Sunday, September 5, 2010


Bluesmen, particularly in Texas I have found, liked in the old days to carry revolvers in either .44 special or .44-40 calibers. I once played a gig at a club in a notorious part of Houston known as "The Bloody Fifth". I was backing a very old bluesman who was well known locally but never became a big star. When he was putting his guitar in it's square Fender case, I noticed an old Single Action revolver in a a "mexican loop" style belt holster. He grabbed the pistol and removed it from the holster and stuck it inside his coat jacket inside pocket. He mentioned something about thugs in the neighborhood might want something for nothing from him, thinking he was making big money playing music in a bar, but he said he had a .44-40 that said otherwise.

I really didn't know much about the caliber, or really the blues back then, back in my early twenties. But I knew several of the older and younger fellows I'd occasionally gig with in rough, gritty parts of town carried them. Revolvers new and old chambered in .44 special and .44-40. Every now and then you'd see a cat with a .45 1911 or S&W revolver, and you saw lots of .38 Specials. But over and over in my young years of playing the blues whereever and whenever I could, I saw older cats with forty fours. Every now and then you'd see some fool with a .44 magnum, and you knew they were idiots unless they were carrying .44 specials in those magnum pistols.

But I came to know that .44 specials and .44-40 not only had repeated mentions in blues songs, they were carried by the old bluesmen working the club circuit and traveling on the road, back when any black man with money was a target. From sometime in our American history when black men carrying acoustic guitars began to travel to make money playing "the blues", they carried pistols to protect themselves if they were of any means at all.

Here's a good wiki article on the .44-40...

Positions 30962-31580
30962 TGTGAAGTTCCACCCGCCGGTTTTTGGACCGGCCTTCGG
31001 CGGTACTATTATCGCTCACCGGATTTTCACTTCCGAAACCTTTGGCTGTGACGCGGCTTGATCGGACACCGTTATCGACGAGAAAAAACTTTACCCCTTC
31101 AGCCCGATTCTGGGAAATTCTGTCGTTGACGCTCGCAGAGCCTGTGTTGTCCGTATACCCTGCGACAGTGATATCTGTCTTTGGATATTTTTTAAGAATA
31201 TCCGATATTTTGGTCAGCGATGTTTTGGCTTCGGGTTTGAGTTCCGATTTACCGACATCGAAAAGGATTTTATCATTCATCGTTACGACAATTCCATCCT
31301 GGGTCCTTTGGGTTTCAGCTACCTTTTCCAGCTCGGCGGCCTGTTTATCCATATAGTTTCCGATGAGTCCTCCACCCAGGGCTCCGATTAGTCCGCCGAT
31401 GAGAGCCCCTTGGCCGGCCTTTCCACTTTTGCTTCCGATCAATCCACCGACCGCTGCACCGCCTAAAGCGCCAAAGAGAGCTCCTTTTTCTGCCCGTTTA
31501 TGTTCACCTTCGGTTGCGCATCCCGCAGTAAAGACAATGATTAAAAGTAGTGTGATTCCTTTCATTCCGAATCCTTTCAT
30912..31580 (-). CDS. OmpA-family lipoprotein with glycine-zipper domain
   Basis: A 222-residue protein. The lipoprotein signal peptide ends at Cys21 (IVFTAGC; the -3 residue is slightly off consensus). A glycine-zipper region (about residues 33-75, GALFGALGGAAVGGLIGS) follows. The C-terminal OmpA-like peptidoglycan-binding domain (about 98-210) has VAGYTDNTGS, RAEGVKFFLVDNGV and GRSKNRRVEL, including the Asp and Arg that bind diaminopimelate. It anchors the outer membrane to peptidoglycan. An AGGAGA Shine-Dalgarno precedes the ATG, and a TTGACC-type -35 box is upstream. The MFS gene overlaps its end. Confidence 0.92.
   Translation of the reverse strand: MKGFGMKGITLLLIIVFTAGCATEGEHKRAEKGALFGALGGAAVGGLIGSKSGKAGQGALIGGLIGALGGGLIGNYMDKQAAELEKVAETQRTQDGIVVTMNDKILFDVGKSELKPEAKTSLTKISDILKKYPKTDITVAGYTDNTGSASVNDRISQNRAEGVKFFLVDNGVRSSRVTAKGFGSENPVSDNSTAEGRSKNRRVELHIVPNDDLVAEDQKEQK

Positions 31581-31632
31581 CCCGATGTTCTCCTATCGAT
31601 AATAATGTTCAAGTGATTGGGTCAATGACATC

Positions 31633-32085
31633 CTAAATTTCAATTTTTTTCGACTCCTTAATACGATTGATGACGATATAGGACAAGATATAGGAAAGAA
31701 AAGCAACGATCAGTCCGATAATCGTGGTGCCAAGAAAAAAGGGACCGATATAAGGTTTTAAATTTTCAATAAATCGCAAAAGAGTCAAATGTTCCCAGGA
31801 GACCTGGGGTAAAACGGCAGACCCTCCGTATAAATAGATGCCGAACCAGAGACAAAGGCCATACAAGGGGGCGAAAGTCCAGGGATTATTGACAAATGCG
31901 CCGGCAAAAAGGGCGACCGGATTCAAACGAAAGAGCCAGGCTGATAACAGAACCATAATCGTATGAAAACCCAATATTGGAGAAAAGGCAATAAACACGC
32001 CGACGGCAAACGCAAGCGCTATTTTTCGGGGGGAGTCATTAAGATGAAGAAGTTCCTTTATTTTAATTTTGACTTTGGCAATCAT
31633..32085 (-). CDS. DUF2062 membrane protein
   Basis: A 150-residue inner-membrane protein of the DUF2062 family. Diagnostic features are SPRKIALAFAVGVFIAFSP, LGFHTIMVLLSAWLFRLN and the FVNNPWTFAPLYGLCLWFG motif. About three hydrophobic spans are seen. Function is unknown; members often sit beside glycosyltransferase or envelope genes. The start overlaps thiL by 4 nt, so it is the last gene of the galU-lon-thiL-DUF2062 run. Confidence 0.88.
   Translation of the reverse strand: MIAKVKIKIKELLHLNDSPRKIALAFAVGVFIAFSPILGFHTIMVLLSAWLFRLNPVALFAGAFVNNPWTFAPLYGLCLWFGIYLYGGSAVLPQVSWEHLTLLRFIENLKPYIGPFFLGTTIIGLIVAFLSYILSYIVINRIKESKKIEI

Not only was there the problems of segregation and racism, but the same hazards faced by other road and train warriers in those days. Hijackers. Thieves. Con men and women. And as more than one bluesman found out over the years, that jealous husbands packing heat were a frequent danger as well.

One song I played for years with a band, called .44 Blues. Here's the wiki link about this traditional song written in 1929 and adapted by many and made famous to the mainstream by Howling Wolf, and later by Johnny Winter, followed some lyrics:

Well I walked all night long, with my .44 in my hand (2x)
Now I was looking for my woman, found her with another man
Well I wore my .44 so long, Lord it made my shoulder sore (2x)
After I do what I want to, ain't gonna wear my .44 no more

Now I heard my baby say, she heard that 44 whistle blow (2x)
Lord it sounds like, ain't gonna blow that whistle no more
Now I got a little cabin, and it's number 44 (2x)
Lord I wake up every morning, the wolf be scratching on my door

Other bluesmen have written songs about .44.-40 caliber, which was common in the late 1800's and early 1900's as a revolver caliber. It was a popular caliber because it had both rifles and pistols chambered for it. It shot a large 200 or so grain .44 projectile at speeds in the 1000 to 1300 feet per second range. A good combination of mass (big bullet) + velocity. According to Wiki, at one time this cartridge was the most popular in America and has the reputation of killing more deer than the 30-30. No small feat.

So by the time these blues men were traveling the roads from juke joints to improptu bars in someones homes, the .44-40 caliber had been around for years. Used guns and ammo in this caliber were plentiful back then and probably good deals could be had on older single action pistols and some of the newer double action revolvers. I've seen or known more than one old time blues guitarist or musician who carried some kind of .44 caliber revolver for protection. I've seen .38's and .45's and as well as .25's and .22's and the occasional .32, with old time blues players who work the clubs on the road. But it sure used to seem that a lot of the old guys carried .44's or .44-.40's with them.

Most of those players, musicians...bluesmen are dead now. They were old as Moses when I met them in my early 20's in Houston, or in other towns. Maybe one day I find me an old single action .44-40 with a case hardened finish and the Colt rubber handgrips and about a 4 and 3/4" barrel, like the one that old bluesman had in his aged tweed Fender guitar case. I hope one of his relatives got the gun and appreciated it and all the juke joints and highways and adventures that it had been on.

If that old .44-40 pistol could talk, it'd have some stories to tell I do believe.

1 comment:

  1. That's just a great story! Now I got to look for one of those too.